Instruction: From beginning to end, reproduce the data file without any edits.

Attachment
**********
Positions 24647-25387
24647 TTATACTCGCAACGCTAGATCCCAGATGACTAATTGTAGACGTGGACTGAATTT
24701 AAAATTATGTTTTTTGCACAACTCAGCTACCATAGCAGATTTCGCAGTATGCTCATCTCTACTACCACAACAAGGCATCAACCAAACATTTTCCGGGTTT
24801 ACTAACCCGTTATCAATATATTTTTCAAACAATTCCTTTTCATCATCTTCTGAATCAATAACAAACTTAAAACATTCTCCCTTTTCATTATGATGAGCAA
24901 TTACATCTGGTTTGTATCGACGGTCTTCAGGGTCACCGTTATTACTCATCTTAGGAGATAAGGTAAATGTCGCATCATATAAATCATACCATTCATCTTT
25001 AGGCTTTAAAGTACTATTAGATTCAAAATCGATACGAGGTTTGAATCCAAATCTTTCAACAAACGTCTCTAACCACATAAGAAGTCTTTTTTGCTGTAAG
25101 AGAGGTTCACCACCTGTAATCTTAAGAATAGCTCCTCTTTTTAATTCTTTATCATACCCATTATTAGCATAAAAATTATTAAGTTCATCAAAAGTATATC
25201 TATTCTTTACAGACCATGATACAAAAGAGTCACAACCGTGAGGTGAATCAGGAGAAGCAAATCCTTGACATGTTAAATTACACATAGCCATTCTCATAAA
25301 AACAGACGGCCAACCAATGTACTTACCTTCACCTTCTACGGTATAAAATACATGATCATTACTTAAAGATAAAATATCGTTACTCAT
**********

Positions 24647-25387
24647 TTATACTCGCAACGCTAGATCCCAGATGACTAATTGTAGACGTGGACTGAATTT
24701 AAAATTATGTTTTTTGCACAACTCAGCTACCATAGCAGATTTCGCAGTATGCTCATCTCTACTACCACAACAAGGCATCAACCAAACATTTTCCGGGTTT
24801 ACTAACCCGTTATCAATATATTTTTCAAACAATTCCTTTTCATCATCTTCTGAATCAATAACAAACTTAAAACATTCTCCCTTTTCATTATGATGAGCAA
24901 TTACATCTGGTTTGTATCGACGGTCTTCAGGGTCACCGTTATTACTCATCTTAGGAGATAAGGTAAATGTCGCATCATATAAATCATACCATTCATCTTT
25001 AGGCTTTAAAGTACTATTAGATTCAAAATCGATACGAGGTTTGAATCCAAATCTTTCAACAAACGTCTCTAACCACATAAGAAGTCTTTTTTGCTGTAAG
25101 AGAGGTTCACCACCTGTAATCTTAAGAATAGCTCCTCTTTTTAATTCTTTATCATACCCATTATTAGCATAAAAATTATTAAGTTCATCAAAAGTATATC
25201 TATTCTTTACAGACCATGATACAAAAGAGTCACAACCGTGAGGTGAATCAGGAGAAGCAAATCCTTGACATGTTAAATTACACATAGCCATTCTCATAAA
25301 AACAGACGGCCAACCAATGTACTTACCTTCACCTTCTACGGTATAAAATACATGATCATTACTTAAAGATAAAATATCGTTACTCAT